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Whoever Fights Monsters

Chapter Text

Whoever Fights Monsters

As the cable car trundled upward toward the lodge, I realized Aiden had been quiet the whole way. Silence wasn't as strange as it would have been when he was four. He was fourteen, after all, a teenager and no longer his mother's best friend. Still, this wasn't sullen teenager silence. He wasn't even wearing his earbuds. This was something else.

"Aiden?"

He looked away from the window, to me; I remembered a time when he was little and we could read so much in each other's' eyes. But he was no longer a little boy, and there comes a time when boys and their mothers become separate beings.

At that moment, though, we connected again and I understood that he was terrified.

"Aiden . . . ?"

It came out a whisper. His response came back the same.

"Mom, something really bad is up there. Really bad."

I sat down next to him and pulled him close. I could feel . . . well, something. I'd felt it ever since we entered the cable car, and I had to admit it was stronger than anything I could remember feeling in a long time. Too much of it was chaotic, though, for me to make any sense of it, but I knew the most likely explanation.

"It won't be the first bad ghost we've dealt with," I assured him, my arm around his shoulders. I spoke low, so hopefully none of the others would overhear me. "Between the two of us, we'll cross over whoever it is, and enjoy the rest of our vacation. Especially when Dad joins us."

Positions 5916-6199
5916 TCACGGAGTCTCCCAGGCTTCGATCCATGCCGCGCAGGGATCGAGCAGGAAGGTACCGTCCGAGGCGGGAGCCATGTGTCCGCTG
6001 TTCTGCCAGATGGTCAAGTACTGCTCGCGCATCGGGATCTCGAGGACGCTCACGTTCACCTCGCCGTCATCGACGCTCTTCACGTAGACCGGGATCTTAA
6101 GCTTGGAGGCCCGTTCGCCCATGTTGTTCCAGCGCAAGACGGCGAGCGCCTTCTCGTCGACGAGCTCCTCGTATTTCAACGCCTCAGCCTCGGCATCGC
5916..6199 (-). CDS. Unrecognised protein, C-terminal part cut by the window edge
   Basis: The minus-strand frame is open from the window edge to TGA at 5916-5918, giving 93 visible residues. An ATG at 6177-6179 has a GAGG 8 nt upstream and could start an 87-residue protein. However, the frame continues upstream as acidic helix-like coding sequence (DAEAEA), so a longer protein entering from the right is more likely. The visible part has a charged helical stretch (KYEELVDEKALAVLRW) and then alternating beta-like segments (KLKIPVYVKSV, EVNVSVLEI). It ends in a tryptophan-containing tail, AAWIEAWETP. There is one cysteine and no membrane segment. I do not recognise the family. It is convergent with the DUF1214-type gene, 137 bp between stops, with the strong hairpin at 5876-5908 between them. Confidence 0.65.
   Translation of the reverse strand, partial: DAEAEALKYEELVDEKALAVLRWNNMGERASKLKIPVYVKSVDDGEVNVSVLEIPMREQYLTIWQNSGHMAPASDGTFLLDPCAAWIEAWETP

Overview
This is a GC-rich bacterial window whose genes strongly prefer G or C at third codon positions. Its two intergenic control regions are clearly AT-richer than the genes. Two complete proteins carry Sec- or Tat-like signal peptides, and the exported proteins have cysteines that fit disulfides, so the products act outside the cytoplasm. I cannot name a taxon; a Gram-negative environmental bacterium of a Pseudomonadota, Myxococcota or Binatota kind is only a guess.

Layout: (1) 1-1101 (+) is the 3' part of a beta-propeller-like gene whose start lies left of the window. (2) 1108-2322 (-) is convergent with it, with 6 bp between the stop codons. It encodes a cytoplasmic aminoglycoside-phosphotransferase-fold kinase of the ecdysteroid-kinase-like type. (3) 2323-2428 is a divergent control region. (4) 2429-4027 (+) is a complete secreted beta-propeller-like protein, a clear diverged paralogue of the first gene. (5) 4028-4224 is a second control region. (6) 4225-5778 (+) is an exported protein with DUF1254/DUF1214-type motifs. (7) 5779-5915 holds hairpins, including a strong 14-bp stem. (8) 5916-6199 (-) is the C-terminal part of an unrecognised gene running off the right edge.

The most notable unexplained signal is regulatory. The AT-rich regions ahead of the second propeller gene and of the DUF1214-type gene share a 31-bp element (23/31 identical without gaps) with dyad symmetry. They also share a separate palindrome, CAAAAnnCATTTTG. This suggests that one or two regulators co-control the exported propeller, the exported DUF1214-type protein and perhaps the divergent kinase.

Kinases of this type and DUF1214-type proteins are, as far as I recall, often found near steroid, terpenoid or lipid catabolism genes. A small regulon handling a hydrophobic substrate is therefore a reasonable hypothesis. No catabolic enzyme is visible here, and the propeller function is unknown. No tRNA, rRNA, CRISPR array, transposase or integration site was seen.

"No!" Aiden pushed me away. Eyes darted to us, questioning and uncertain. "No, Mom, Dad can't come here. It's not a ghost."

"What? What do you mean, it's not a ghost? Baby, I don't understand."

Aiden shook his head, and not to the pet name. His fear rolled off him, so strong and so insistent I could feel it, even though the empathic bond between us was weaker than it had ever been, and even though it had never flowed both ways before. My little boy had never been afraid of his gift, never, or of anything his gift showed him. If teenage angst made him sometimes wish for the kind of normal life we could never really have, it still didn't frighten him. Whatever this was went way beyond fright.

"It's not a ghost, Mom. It's a monster."

Chapter Text

Chapter One

 

 

Cell service didn't exist in the cable car, or immediately out on the mountain, but the moment we walked into the lodge and I saw those dots on my iPhone climb to five, I dialed Eli. One of my oldest and dearest friends, I knew I could count on Eli to help from Grandview. I also knew I had to keep the urgency of the situation under wraps, because if Eli heard anything in my voice that would suggest serious danger to Aiden or me, not only would he be on his way, but he'd have Jim, Delia, and Ned trailing after him.